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Biomass Energy Overview

18 Mar

Biomass has been one of the main energy sources for the mankind ever since the dawn of civilisation, although its importance dwindled after the expansion in use of oil and coal in the late 19th century. There has been a resurgence of interest in the recent years in biomass energy in many countries considering the benefits it offers. It is renewable, widely available, and carbon-neutral and has the potential to provide significant productive employment in the rural areas. Biomass is also capable of providing firm energy. Estimates have indicated that 15% – 50% of the world?s primary energy use could come from biomass by the year 2050. Currently, about 11% of the world`s primary energy is estimated to be met with biomass.

For India, biomass has always been an important energy source. Although the energy scenario in India today indicates a growing dependence on the conventional forms of energy, about 32% of the total primary energy use in the country is still derived from biomass and more than 70% of the country?s population depends upon it for its energy needs.

India produces a huge quantity of biomass material in its agricultural, agro-industrial and forestry operations. According to some estimates, over 500 million tonnes of agricultural and agro-industrial residue alone is generated every year. This quantity, in terms of heat content, is equivalent to about 175 million tonnes of oil. A portion of these materials is used for fodder and fuel in the rural economy. However, studies have indicated that at least 150-200 million tonnes of this biomass material does not find much productive use, and can be made available for alternative uses at an economical cost. These materials include a variety of husks and straws. This quantity of biomass is sufficient to generate 15 000-25 000 MW of electrical power at typically prevalent plant

Biomass Gasification

Biomass gasification is the process through which solid biomass material is subjected to partial combustion in the presence of a limited supply of air. In what is known as a gasifier, solid fuel is convertedm by a series of thermo-chemical processes like drying, pyrolysis, oxidation, and reduction to a gaseous fuel called producer gas. The ultimate product is a combustible gas mixture known as ?producer gas?. If atmospheric air is used as the gasification agent, which is the normal practice, the producer gas consists mainly of carbon monoxide, hydrogen, and nitrogen. A typical composition of the gas obtained from wood gasification, on volumetric basis, is as follows:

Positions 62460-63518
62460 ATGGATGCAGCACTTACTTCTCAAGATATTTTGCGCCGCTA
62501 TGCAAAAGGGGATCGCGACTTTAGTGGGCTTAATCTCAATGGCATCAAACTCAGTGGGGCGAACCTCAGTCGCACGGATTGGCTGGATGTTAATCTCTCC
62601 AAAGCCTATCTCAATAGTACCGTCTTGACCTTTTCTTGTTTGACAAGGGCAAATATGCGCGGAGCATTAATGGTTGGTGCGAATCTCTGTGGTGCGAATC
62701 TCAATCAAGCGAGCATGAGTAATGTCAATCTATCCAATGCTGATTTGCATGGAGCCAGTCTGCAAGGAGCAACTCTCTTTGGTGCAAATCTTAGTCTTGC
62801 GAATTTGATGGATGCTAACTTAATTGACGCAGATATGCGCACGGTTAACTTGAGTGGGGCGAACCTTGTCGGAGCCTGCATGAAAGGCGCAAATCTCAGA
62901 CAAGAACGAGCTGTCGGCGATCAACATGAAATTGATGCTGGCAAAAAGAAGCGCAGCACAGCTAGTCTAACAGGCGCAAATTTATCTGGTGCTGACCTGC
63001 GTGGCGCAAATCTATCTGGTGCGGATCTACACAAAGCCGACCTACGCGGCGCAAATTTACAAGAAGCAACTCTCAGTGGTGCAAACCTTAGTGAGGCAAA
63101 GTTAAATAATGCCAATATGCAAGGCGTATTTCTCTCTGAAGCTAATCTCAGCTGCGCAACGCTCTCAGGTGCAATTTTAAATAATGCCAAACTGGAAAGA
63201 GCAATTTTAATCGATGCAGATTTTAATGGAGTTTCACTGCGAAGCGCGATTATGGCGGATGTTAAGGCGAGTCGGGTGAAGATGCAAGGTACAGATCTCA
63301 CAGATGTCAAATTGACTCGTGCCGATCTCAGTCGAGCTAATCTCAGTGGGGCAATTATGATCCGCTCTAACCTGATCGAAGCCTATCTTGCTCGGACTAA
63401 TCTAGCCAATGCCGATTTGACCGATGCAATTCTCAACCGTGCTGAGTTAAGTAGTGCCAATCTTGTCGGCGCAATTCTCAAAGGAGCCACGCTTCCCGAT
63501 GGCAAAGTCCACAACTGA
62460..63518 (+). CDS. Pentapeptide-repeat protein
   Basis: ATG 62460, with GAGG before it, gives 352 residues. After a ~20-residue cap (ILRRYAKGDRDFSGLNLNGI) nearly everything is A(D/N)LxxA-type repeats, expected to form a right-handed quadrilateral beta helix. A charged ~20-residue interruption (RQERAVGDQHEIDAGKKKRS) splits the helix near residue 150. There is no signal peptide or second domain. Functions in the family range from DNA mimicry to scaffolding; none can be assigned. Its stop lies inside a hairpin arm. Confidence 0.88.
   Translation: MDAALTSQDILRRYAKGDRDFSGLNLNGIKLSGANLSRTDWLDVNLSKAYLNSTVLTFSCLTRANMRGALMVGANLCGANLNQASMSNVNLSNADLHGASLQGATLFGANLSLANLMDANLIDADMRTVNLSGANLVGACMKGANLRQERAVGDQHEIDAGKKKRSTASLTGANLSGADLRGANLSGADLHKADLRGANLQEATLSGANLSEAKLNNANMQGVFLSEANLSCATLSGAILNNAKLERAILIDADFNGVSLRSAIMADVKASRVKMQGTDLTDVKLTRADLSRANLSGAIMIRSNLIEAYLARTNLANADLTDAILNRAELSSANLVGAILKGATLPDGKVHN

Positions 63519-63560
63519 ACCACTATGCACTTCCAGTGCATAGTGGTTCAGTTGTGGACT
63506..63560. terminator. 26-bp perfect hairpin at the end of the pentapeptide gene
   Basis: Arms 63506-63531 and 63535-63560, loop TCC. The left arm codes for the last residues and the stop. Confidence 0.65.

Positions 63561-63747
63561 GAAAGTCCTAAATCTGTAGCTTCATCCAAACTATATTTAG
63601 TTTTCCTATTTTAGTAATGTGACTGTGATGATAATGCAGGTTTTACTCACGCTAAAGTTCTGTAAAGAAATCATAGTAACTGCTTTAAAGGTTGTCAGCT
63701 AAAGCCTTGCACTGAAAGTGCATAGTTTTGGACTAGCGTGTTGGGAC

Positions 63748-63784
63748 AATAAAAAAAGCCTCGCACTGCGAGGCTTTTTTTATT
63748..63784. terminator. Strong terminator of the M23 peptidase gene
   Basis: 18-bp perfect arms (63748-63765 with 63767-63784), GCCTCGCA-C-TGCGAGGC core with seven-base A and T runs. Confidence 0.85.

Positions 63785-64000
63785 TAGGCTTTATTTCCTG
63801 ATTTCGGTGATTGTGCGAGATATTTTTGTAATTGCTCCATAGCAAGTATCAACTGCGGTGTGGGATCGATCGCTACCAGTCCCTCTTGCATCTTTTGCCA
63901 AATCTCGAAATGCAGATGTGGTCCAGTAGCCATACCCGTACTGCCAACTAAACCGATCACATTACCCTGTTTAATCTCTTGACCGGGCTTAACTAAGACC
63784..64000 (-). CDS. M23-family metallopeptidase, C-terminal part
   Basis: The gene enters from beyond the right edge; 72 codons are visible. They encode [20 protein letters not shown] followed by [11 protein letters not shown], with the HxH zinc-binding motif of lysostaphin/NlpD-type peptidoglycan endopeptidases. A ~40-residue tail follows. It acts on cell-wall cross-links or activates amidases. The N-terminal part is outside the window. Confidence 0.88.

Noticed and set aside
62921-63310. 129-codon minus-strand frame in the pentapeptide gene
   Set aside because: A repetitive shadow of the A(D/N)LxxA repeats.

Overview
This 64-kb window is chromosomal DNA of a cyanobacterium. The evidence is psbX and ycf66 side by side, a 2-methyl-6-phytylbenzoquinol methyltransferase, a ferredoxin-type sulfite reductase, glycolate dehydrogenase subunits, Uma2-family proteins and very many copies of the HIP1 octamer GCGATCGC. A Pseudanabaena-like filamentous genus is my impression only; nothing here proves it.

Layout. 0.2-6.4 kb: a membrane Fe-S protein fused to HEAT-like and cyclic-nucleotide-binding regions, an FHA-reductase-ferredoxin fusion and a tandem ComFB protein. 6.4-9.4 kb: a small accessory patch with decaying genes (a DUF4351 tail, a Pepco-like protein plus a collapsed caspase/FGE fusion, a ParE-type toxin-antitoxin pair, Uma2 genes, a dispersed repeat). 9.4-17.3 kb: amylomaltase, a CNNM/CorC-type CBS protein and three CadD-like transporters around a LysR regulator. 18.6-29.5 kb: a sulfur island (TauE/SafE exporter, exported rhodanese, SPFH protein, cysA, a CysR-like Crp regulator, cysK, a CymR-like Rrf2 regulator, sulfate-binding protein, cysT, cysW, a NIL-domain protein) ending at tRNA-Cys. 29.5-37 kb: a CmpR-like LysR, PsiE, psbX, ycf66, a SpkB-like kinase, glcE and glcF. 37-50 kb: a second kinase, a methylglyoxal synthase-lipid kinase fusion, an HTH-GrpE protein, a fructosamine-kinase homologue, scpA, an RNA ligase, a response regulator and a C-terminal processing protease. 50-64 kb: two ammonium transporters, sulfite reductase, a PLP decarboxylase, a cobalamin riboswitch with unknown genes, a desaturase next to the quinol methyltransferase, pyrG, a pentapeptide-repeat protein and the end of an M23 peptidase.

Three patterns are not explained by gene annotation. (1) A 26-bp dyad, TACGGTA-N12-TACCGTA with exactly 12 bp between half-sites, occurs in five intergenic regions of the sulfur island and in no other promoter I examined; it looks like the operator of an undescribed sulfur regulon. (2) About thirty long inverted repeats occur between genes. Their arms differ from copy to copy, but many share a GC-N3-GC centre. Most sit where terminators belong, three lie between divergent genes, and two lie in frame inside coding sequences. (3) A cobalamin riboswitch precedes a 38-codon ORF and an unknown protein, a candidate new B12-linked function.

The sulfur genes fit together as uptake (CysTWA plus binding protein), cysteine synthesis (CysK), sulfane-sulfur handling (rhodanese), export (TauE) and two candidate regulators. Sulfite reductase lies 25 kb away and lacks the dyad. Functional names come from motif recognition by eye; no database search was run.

Carbon monoxide 18- 22%

Hydrogen 13-19%

Methane 1-5%

Heavier hydrocarbons 0.2-0.4%

Heavier hydrocarbons 9-12%

Water vapour 4%

The calorific value of this gas is about 1000-1200 kcal.Nm3.

Biomass gasifier based systems

The major applications of a producer gas produced from a biomass gasifier are as follows: .

i) Mechanical shaft power applications, i.e., water pumping for irrigation/drinking and grinding, where the gas is used as fuel for internalcombustion engine running on dual fuel or 100% producer gas mode.

ii) Direct heat applications where it is burnt directly in a boiler, furnace or kiln, burner for institutional cooking, etc., to provide heat.

iii) Electricity generation through shaft power application viz., (engine coupled to an alternator/generator set).

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Posted by on March 18, 2012 in RENEWABLE ENERGY

 

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